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Today's News

  • Portrait artist to do Coach D mural

    Clint Hedges loves doing portrait art.

    Unlike a landscape piece where a tree can be a few inches off from its original spot, a portrait of a grandmother’s face must be exact or Hedges feels like he hasn’t given his client their money’s worth.

    The eyes and nose must be spaced exactly to her true features or the whole picture is off. Hedges loves that kind of challenge.

  • ‘Small Voices’

     

     

    Sexual abuse cases make up 70 percent of Kentucky State Police Post 5 detectives’ caseload. Most of those may never be prosecuted.

    KSP Sergeant Todd Harwood almost guarantees that a new case lands on a detectives’ desks at least once a week.

    On the detectives’ assignment board there are more cases of sexual abuse, rape and sodomy than any other investigation.

  • With closure, city will lose historic buildings

    Three more buildings along East Broadway may soon join the demolished history of Eminence’s past.

    Eminence City Council read the final ordinance last week to close the Browning’s Lane alley. Eminence Mayor Drane Stephens said all the property owners with butting access and easements along Browning Lane had to verbally agree to a consent to sell to CVS. According to Stephens, the remaining buildings would be cleared for construction.

  • The Silver Run fun sans grizzly bears

    By Candy Clarke

     

  • Ensure safety when handling melons

    The recent salmonella outbreak traced to cantaloupes grown in Indiana has many Kentuckians concerned about consuming melons, but it doesn’t necessarily mean that you have to abstain from eating this fresh summer delicacy.  When properly handled, melons can be a safe, satisfying treat.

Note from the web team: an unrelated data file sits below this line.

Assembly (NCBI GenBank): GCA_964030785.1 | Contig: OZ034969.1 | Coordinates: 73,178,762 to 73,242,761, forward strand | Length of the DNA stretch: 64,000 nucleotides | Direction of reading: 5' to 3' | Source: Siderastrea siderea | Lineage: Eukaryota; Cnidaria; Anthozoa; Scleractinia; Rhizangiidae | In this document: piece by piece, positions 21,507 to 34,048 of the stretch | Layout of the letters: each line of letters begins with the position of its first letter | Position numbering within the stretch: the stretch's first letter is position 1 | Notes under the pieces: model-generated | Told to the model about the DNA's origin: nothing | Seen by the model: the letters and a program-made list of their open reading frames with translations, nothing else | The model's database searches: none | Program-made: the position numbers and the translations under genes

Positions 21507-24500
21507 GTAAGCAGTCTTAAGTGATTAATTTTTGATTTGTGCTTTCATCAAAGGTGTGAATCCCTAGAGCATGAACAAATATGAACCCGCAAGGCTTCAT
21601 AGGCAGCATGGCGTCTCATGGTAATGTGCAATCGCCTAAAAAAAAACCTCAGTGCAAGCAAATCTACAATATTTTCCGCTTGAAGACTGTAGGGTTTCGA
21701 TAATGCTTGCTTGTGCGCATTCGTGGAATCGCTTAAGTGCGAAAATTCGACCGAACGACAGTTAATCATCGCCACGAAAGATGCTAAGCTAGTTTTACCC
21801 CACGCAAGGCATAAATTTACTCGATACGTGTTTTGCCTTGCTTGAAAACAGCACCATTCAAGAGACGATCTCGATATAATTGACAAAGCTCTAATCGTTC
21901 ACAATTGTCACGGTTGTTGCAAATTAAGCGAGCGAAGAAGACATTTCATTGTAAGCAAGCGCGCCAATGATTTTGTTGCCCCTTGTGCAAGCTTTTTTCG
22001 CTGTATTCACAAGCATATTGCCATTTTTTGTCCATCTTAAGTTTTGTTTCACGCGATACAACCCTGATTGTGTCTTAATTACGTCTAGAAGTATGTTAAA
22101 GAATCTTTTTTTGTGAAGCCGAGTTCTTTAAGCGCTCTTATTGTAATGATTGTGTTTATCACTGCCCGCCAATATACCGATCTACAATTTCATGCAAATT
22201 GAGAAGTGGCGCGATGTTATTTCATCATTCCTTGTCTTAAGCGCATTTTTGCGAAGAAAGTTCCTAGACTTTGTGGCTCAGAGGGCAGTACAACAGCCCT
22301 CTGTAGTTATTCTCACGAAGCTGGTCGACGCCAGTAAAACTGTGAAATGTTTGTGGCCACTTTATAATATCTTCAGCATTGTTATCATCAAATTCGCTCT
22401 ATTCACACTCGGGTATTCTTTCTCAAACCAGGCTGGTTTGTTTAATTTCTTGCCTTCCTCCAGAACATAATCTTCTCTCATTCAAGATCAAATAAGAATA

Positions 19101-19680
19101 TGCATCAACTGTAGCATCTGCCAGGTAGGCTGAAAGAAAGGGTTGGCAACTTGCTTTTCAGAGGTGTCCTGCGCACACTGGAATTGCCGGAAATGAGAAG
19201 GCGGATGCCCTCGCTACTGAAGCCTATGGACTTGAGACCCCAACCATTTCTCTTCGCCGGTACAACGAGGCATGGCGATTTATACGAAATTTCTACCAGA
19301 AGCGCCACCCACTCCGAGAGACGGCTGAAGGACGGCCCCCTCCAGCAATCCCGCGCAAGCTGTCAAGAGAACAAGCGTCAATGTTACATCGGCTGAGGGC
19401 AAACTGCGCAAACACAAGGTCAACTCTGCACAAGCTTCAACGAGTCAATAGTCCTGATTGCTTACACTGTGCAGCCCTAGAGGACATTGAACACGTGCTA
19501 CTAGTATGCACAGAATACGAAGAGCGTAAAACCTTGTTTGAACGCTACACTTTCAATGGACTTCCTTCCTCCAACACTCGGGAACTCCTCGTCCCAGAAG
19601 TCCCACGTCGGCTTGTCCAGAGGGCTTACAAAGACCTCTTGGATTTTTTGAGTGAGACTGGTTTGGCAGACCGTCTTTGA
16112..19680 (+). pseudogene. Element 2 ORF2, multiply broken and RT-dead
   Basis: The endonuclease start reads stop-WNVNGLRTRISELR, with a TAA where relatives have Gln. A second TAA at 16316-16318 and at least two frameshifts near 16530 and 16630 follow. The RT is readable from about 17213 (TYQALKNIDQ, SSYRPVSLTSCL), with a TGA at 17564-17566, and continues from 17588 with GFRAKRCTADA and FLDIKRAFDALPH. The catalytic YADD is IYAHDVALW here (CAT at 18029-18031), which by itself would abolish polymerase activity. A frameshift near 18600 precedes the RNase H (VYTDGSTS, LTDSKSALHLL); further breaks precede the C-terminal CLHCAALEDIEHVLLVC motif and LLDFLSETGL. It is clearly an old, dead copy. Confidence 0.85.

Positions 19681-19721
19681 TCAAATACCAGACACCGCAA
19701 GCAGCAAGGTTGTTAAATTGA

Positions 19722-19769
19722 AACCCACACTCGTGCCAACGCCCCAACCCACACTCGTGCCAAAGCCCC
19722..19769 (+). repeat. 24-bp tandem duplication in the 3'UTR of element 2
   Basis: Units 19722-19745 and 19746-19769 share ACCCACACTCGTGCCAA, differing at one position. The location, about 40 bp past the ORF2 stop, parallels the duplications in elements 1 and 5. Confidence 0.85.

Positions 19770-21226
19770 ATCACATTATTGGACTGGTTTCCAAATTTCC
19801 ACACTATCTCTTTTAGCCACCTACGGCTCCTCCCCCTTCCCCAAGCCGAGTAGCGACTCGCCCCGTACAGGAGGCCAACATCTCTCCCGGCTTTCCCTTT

Here are some tips on how to safely handle melons:

    • Buy melons from a local, reputable source. The shorter the distance food has to travel from farm to table, the less of a chance that microorganisms have grown on the produce. Microorganisms need time to multiply.

  • Forage field day Thursday

  • Resident rewarded for helping mother
  • 19th century lynch mob justice

    The Henry and Owen County and Kentucky River Marauders terrorized residents in Owen and Henry County for a reported 16 years before a lynch mob took justice into their own hands and four suspects from New Castle Jail.

  • 1837: 100 acres purchased for 6¢/acre

    200 Years Ago

    On Sept. 10, Jacob Admire posted a bond to secure a license to marry Sara Heaton, daughter of William Heaton.  The marriage ceremony, officiated by William Dawkins, was held on the same day.

    After posting a bond for a marriage license on Aug. 31,  Taliaferro Duncan wed Polly Smith on Sept. 3.  Isaac Malin, a Baptist Minister, performed the ceremony. 

    175 Years Ago

  • Public Record for the week of Sept. 5

    Marriages

    Mary Ellen Graves, 41, Shelbyville, to Joseph Lee Moore, 48, Shelbyville.

    Nella Mae Rice, 50, Pleasureville, to Ray Dewayne Palmer, 39, Pleasureville.

    Kimberly Jean Downey, 46, Crestwood, to David Alan Grubbs, 56, Crestwood.

    Divorces

    Franklin B. Palmer, 52, Pendleton, and Sandra A. Palmer, 48, La Grange.